Urban Schools Offer Healthier Snacks than Suburban Schools
The study revealed that students attending school in the suburbs had greater access to unhealthy snacks.
Credit: Tom Burlison | shutterstock

When it comes to offering healthier food choices to children, urban schools may do better than suburban schools, according to a new study.

The study also found that public schools may offer a greater number of healthy choices than private schools, and that low-fat products were more likely to be available at larger public schools than at smaller ones.

Researchers at the University of Illinois at Chicago collected data using a nationally representative survey of 2,647 public and 1,205 private elementary schools between 2006 and 2010.

The findings revealed that students attending school in the suburbs had greater access to unhealthy snacks. In suburban schools, 53.2 percent of students had access to food in vending machines, school stores or snack bars, compared with 44.2 percent in urban schools.

Such options generally give students more access to unhealthy foods than they would have if they have fewer other options besides buying food though the U.S. Department of Agriculture's school meal program, according to the study.

Which schools were more unhealthy?

Elementary students in suburban schools had more access to buying salty and sweet products, compared with students in urban schools.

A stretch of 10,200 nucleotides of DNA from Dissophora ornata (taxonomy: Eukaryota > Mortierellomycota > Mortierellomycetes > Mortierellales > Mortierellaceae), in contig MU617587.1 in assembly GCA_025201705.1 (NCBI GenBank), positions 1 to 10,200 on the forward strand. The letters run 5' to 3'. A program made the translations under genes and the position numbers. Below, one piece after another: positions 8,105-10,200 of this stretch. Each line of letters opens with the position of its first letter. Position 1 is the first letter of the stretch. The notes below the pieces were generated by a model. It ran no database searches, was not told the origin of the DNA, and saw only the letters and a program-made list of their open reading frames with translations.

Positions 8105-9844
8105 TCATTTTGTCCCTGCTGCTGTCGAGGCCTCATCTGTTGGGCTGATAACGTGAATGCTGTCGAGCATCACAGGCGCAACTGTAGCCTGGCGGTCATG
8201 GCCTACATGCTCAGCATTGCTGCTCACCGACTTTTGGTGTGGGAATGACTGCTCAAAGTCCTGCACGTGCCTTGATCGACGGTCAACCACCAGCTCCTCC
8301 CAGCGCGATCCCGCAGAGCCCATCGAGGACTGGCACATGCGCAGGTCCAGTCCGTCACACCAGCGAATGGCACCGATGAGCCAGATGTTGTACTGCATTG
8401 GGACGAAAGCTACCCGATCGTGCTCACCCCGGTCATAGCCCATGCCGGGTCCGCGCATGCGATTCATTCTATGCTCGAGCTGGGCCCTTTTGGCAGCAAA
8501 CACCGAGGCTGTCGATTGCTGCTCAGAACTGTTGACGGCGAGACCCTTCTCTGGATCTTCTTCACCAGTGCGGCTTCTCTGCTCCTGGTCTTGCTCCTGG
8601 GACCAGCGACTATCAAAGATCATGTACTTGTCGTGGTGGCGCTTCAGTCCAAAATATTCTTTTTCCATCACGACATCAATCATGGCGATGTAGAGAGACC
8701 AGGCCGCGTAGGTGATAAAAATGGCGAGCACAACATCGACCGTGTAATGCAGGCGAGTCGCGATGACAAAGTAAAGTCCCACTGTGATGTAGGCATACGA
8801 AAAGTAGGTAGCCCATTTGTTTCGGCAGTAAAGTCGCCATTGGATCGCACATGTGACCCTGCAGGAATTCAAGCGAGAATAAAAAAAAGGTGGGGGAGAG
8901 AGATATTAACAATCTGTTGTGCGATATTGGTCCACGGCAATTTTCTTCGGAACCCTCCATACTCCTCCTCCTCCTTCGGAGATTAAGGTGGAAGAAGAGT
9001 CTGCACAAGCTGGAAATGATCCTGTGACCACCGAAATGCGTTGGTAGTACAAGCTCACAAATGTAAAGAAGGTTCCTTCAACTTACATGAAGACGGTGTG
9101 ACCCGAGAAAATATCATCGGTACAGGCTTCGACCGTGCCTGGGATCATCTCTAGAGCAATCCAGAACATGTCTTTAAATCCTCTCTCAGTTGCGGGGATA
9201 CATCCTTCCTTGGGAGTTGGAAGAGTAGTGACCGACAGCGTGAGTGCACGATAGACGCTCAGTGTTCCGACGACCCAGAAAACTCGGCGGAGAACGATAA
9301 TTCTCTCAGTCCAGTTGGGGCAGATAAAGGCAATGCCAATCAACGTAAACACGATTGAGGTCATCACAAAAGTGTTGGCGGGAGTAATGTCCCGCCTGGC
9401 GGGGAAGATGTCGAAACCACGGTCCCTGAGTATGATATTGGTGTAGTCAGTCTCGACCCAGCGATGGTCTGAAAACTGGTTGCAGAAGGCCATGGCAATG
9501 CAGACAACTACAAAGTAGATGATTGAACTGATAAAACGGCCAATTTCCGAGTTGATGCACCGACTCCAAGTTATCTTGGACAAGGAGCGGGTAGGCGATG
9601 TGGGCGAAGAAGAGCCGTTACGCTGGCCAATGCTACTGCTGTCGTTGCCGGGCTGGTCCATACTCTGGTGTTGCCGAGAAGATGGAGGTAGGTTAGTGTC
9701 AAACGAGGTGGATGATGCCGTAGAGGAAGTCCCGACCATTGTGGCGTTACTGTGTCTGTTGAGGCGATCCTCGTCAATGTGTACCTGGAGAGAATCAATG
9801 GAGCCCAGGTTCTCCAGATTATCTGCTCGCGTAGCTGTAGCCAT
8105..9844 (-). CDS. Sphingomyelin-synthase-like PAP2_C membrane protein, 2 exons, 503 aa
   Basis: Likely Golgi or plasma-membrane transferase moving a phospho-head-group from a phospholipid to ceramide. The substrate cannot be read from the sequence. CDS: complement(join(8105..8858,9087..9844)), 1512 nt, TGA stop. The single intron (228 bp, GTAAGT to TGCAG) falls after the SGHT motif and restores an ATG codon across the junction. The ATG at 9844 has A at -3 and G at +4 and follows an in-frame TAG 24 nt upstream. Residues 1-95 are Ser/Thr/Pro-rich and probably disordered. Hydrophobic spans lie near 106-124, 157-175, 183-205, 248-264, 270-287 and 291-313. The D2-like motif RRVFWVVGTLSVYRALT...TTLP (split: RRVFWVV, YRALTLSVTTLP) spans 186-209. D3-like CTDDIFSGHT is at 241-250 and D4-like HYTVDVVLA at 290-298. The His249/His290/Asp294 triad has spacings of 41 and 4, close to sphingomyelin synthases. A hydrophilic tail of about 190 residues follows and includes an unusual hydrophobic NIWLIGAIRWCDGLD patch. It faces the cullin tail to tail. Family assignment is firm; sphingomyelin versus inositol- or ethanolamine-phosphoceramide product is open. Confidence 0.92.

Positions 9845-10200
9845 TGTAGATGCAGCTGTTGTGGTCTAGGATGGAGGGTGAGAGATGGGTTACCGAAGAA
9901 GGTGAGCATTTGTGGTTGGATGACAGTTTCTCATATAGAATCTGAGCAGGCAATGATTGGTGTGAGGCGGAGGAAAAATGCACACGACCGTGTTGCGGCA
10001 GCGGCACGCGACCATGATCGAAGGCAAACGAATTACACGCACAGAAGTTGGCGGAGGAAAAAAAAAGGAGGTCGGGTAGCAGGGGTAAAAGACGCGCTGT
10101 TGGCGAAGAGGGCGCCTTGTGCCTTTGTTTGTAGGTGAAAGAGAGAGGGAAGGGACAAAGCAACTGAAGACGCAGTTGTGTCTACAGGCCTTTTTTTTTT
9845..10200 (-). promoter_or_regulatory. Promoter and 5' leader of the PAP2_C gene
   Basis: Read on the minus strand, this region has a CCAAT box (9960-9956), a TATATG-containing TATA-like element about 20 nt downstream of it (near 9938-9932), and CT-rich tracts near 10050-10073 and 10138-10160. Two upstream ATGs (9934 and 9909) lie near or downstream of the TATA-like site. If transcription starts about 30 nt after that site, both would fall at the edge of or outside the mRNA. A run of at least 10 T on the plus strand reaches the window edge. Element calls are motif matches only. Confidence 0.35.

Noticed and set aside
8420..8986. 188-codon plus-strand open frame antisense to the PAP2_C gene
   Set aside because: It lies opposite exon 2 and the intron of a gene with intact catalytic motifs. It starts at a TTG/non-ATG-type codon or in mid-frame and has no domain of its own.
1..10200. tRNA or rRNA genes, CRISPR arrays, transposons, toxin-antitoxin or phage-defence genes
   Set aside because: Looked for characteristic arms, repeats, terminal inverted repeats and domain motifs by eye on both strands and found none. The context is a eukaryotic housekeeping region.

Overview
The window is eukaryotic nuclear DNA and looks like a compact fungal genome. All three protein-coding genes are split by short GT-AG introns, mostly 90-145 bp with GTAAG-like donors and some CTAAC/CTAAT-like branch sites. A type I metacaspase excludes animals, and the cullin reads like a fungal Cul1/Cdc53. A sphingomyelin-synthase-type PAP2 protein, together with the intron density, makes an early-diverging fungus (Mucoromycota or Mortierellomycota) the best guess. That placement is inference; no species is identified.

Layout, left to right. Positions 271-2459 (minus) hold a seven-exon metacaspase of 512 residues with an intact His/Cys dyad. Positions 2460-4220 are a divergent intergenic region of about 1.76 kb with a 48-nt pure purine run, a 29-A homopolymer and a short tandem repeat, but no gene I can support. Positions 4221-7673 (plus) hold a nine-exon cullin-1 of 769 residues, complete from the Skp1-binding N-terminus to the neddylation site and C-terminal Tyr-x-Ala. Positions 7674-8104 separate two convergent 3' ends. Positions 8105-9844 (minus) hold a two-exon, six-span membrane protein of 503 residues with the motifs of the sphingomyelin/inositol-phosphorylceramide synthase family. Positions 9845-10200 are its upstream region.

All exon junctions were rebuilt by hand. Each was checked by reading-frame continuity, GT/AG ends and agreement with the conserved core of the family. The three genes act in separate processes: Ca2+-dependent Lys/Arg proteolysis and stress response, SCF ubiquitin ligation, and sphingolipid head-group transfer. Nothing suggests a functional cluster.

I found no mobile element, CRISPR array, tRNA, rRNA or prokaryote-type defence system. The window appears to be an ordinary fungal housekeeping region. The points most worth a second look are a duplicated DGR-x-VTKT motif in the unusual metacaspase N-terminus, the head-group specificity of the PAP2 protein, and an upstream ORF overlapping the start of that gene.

Whether a school was public or private also played a role in students' snack options, the researchers found. Private school students had more snack bars on campus, and candy and salty snacks were more available to them than to public school students.

The study noted some regional diversity: Public school students in the South had more access to vending machines and snack bars, along with greater access to salty and sweet products, than students in other regions of the United States.

But more vending machines and snack bars doesn't have to mean more unhealthy snack options — public school students in the South also had a greater availability of healthier foods, including fruit, vegetables and low-fat dairy products, compared with students in the Midwest or the West. The researchers called these results "intriguing" because childhood obesity rates are highest in the South.

Does giving kids more options help them make healthier choices?

The study authors cited a 2007 Institute of Medicine report which noted that school meal programs should be the primary source of nutrition in schools, and there should be only limited access to other foods.

The report emphasized that when vending machines and snack bars are available, they should include fruit, vegetables, whole grains and low-fat dairy products as options.

"Because children spend many hours in school, changes are needed to make the school environment healthier by limiting the availability of less healthy food products," the researchers wrote.

Pass it on: Students at suburban schools and private schools have a wider variety of unhealthy food and snack options available to them than students at public schools and urban schools.

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